These projects are being done by a UK Based charity their website seems to be a work in progress but the concept of the conversion of a shipping container as you can see is a lot more simple than many people realise. Not sure about the solar panel side of things as they don’t have a battery backup as well as no ventilation for the heat build up from the computers in the container.
But then again I am not in Africa and acclimatised to the environment as the kids there may not even notice. I have computers here in the Philippines which are in arcade boxes sat outside the home. I can’t go there because of the mosquitos they seem to love my white legs, but the local kids will sit there for hours completely undisturbed as they are used to it but also I have noticed that with some things locals don’t seem to get affected the same way. Red ants for example I was stood near a beach and they were climbing all over my feet and biting me. But I could see my wife’s feet they actually just went round. Haven’t a clue what the difference was but its happened with other things as well.
Anyway getting off tangent! The shipping container internet cafe is obviously a project that is already working and spreading computer training into developing nations. But another area people often overlook when sending aid is why not convert the containers in advance then load them with the materials that they are sending for projects? Instead of shipping the container back it stays and actually becomes part of the community. For example this where its all panelled and ready to be used as an internet cafe but could just as easily have the far end prepped for shipping with the computers etc. and the rest of the container utilised for sending other materials and equipment.
This isn’t a recycled container but it does show how “flat pack” modular units can be used for creating offices/temporary accommodation rather rapidly and with a minimum number of people. The secret to it all is being able to prefabricate the building so its all ready to go and packs itself within itself allowing everything to be delivered to site complete. Great idea and one that has begun to expand out as an industry. Prefabricated buildings based on the shipping container dimensions allows easy transportation and mobility at the same time also cost affective.
During 2005 Stephen Shoup founder of design and build company ding LAB inc. purchased a furniture and woodcarving building they wanted to convert into a live/workspace. This then was outgrown as Shoup became a father so he began developing a plan to increase the space to create more room in the backyard. He created the office using an old retired freezer and a shipping container formed in an L shape.
The exterior of the Shipping container was then covered with cement board panels by CertainTeed as well as redwood. Hidden beneath the exterior panels is a layer of exterior coat insulation. The shipping container sides were filled with batt insulation and then covered with rigid insulation with a radiant barrier.
Inside the office you will find a drain back water based radiant heating system that is connected up to a 200 gallon holding tank as well as two 4′x8′ solar thermal panels. Cork flooring was used on the interior as well as the walls being covered with reclaimed fir and Homasote panels.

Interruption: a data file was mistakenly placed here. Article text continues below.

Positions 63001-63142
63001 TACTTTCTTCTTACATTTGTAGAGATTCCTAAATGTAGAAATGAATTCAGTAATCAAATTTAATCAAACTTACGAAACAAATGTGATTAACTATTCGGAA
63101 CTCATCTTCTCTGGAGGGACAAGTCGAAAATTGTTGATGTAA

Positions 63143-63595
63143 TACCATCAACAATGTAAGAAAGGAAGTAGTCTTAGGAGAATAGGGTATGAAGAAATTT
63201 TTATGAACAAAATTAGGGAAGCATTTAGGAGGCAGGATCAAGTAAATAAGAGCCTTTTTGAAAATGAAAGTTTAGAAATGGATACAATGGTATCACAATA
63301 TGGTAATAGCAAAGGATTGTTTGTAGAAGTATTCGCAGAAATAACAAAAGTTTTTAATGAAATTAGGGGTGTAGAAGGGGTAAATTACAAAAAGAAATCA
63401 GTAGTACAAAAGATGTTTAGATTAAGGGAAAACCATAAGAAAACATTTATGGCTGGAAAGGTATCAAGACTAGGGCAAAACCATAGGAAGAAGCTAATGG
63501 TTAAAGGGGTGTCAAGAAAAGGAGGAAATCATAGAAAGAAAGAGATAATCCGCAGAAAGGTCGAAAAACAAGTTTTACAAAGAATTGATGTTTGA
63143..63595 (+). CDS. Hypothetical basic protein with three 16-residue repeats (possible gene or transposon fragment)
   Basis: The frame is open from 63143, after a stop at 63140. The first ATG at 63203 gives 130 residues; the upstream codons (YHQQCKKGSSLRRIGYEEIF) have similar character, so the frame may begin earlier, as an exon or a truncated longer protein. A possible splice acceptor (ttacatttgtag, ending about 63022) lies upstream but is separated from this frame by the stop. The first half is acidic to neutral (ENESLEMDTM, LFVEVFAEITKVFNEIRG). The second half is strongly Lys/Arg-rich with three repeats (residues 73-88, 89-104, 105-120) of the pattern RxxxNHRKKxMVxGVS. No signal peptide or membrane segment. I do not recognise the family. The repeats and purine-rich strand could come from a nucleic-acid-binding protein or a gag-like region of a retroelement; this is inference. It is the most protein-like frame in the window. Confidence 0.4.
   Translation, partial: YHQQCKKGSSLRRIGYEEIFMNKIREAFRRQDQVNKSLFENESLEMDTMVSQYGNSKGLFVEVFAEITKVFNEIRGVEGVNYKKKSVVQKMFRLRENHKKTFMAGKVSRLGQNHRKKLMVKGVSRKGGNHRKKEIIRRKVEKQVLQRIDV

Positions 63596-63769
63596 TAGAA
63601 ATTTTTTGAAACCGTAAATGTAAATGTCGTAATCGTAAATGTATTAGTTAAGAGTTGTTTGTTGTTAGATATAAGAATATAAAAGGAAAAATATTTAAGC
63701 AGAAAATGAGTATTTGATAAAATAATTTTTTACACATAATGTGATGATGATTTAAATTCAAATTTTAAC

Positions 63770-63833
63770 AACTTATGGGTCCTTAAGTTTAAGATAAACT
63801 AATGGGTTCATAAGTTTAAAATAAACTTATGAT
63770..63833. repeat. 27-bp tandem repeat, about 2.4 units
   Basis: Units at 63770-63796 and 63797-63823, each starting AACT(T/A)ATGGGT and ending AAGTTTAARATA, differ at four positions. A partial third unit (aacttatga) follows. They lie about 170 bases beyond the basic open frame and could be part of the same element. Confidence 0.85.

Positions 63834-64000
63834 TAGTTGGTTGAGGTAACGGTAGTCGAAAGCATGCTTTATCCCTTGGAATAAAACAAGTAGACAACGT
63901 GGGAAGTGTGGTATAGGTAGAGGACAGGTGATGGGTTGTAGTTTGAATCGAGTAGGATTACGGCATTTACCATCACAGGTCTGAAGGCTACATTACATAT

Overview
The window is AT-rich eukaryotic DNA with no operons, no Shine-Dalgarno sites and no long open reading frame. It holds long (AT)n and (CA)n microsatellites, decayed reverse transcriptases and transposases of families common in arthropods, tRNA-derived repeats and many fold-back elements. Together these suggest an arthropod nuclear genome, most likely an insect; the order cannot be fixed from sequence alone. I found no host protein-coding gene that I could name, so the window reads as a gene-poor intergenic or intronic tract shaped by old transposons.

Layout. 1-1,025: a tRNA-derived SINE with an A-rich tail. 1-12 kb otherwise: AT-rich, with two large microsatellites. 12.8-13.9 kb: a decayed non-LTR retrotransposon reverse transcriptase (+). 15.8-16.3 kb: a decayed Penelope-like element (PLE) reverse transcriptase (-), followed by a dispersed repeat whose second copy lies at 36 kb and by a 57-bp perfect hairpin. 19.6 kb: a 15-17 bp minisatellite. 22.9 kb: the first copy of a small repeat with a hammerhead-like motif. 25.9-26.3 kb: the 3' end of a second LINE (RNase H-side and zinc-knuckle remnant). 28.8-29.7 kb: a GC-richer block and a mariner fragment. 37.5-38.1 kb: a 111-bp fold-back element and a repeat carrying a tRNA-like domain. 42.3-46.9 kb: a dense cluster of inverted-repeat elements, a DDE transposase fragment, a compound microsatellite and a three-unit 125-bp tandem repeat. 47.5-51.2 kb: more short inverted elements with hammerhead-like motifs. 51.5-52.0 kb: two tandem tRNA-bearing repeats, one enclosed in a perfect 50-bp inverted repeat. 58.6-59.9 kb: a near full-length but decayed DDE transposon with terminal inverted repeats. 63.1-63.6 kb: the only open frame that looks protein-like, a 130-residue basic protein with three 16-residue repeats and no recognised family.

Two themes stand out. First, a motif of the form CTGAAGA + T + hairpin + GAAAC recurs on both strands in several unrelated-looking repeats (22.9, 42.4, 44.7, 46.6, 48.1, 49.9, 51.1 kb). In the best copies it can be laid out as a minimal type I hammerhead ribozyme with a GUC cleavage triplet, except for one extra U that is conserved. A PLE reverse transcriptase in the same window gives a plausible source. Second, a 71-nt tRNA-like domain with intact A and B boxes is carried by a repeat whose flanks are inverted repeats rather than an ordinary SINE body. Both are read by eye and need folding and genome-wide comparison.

The window you can see in the photo was recovered from a salvage yard as well as the sliding door. Wherever possible recycled materials were used price wise the project came in at around $150sqft.
PORT-AU-PRINCE, Haiti: Seen its first partnership school construction project with shipping containers as a joint venture between Digicel and USAID.
École Louis de Borno in Léogâne the town located at the epicentre when an earthquake hit will be utilizing the new school for 600 primary school students.
Part of this project involved utilizing local youth between the ages of 15 – 24 which don’t have vocational training and from a non-formal education to assist in the construction.
There is also 100 people being employed at a pre-fabrication plant to assist with the projects as the project is looking to construct 50 such schools to educate upto 30,000 children per a 2 shift schooling system.
The construction of the school unit is simple as its only 2 x 20ft containers with an additional ventilated roof structure. Simple but functional as well as a cheap hardy option.
The USAID partnership procured 100 containers for the shipping container school projects in Haiti and is part of the joint task force in Haiti’s humanitarian aid mission, in response to the earthquake.
Designboom‘s summer offices are located on the island of Sardinia away from their main base in Milan. Bit of a retreat from the city living the team started to work on their idea of building the summer offices out of shipping containers. An ideal solution to the problems with Sardinia’s strict building codes as shipping containers like many other parts of the world fall into “temporary” accommodation. The three 20ft shipping containers were adapted for a live and work space for the team during the summer months. Not a shack on a hill but fully working and functioning electricity,water, air conditioning and high speed internet.
Two of the containers are set in an L shape manner with a gap between them used as an outdoor kitchen diner unit being made in the gap. The third container is used for the bathroom and shower room complete with composting toilet,washing machine and sink.
The containers have also had sliding doors installed that fit snug behind the shipping container doors to allow plenty of daylight and cross ventilation into the structures. The added bonus of the L shape layout being that if too much wind comes off the waters they can open the shipping container doors to create a windbreak for the eating area.
The containers were painted with ceramic paint SUPERTHERM® but no insulation has been added.